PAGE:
MENLO PARK, CA. – September 17, 2012

SR Ventures, LLC is announcing today that its client MediStem, Inc. will attend and present at BIOX; Noble Financial Capital Markets’ Life Sciences Exposition to be held at the University of Connecticut, Stamford Campus on September 24-25, 2012.

Following the event, a high-definition video webcast of the MediStem presentation and a copy of the presentation materials will be available on the Company's web site http://www.medisteminc.com, or through the Noble Financial websites: www.noblefcm.com, or www.nobleresearch.com/BioExposition.htm. You will require a Microsoft SilverLight viewer (a free download from the presentation link) to participate.

About SR Ventures, LLC

S.R. Ventures is a multi-dimensional business management advisory and consulting firm.  Our mission is to " package " private and micro cap companies seeking investment from venture capital, private equity, hedge funds, and institutional investors.  

We provide the "blocking and tackling" for venture capital, investment banks and funds to create and package your company in a way that will get you noticed. Giving your company the look and feel that attracts investors to you.

http://www.shorerdventures.com

About Noble Financial

Noble Financial Capital Markets was established in 1984 and is an equity research driven, full-service, investment-banking boutique focused on life sciences, technology and media, emerging growth, companies. The company has offices in New York, Boston, New Jersey, Los Angeles, and Boca Raton, FL. In addition to non-deal road shows and sector-specific conferences throughout the year, Noble Financial hosts its large format annual equity conference in January in South Florida featuring 150 presenting companies from across North America and total attendance of close to 600. For more information: www.noblefcm.com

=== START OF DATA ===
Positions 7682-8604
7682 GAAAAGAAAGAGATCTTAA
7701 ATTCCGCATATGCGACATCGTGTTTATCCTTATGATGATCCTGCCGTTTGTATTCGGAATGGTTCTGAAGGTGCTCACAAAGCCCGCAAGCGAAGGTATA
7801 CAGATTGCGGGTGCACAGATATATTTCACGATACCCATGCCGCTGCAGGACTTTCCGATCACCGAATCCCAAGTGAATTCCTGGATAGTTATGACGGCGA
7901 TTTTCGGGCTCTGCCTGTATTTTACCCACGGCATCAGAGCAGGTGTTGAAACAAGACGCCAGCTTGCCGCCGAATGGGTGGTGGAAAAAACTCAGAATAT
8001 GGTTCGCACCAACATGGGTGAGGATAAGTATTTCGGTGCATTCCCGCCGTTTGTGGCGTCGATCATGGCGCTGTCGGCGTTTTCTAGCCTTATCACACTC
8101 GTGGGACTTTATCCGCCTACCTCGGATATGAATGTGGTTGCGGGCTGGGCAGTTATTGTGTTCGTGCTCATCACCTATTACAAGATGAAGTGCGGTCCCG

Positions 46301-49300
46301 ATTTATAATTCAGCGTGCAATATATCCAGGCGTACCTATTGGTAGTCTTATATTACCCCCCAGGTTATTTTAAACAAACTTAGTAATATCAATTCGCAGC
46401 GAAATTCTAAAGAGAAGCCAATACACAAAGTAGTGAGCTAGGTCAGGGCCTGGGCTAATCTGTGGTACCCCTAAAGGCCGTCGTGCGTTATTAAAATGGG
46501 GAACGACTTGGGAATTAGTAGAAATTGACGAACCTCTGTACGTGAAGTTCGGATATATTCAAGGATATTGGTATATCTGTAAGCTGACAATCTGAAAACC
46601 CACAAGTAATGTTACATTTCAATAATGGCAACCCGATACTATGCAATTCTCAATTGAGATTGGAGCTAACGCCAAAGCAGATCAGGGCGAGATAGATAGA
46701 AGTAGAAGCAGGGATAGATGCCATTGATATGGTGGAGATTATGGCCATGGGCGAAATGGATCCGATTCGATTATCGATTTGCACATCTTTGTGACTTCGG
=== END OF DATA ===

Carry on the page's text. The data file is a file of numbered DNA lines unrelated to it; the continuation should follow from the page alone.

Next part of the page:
Definition of Venture Capital: Venture capitalists invest in startup companies that offer the possibility of profit but with no guarantee the company will make one. They tend to make higher volume investments than do angel investors, and may likely take a larger consulting and management role, as well.

Pros

  • Venture capital firms have deep pockets. The average investment is usually between $500,000 and $5 million.
  • Most venture capital firms offer new startups access to knowledgeable and experienced consultants to help guide your business. Since VCs have a vested interest in your success, they’ll want you to have the best business and management help you can get.
  • They have many deep-pocketed friends who may decide to invest in your company, as well.
Cons

  • Venture capital firms expect a big return on their investment dollar – much bigger than a typical angel investor. Expected rates of return can be as high as 50 percent annually.
  • Venture investors are nothing if not diligent. Hence, they can take six months to a year before deciding to invest in your firm. Business owners who don’t possess the patience of a saint may find that wait excruciatingly frustrating.
  • They’ll ask for equity. Venture firms invest a lot of cash, and they’ll want a lot of control, as well. Often they get that by asking (and getting) a big equity stake in your firm (an angel investor is less likely to ask for that). If you give a VC firm 50 percent or 60 percent of your firm’s equity, you could lose control over your own company.
There is no pure right or wrong way to find financing for your company.

But if you choose either an angel investor or a venture capital firm, at least know what the stakes are going into the deal.

Otherwise, you might get way more than you bargained for.

 
 
Definition of Angel Investing: An angel investor invests in a new business, offering capital for startup or expansion. Angels are not usually among the so-called “1 percent;” many have annual incomes of $200,000 or less. They’re drawn to startups for a higher rate of return than they might get in the stock, bond or real estate market.

Pros

  • Angels are a good fit for many startups – typical investments are between $25,000 and $1.5 million.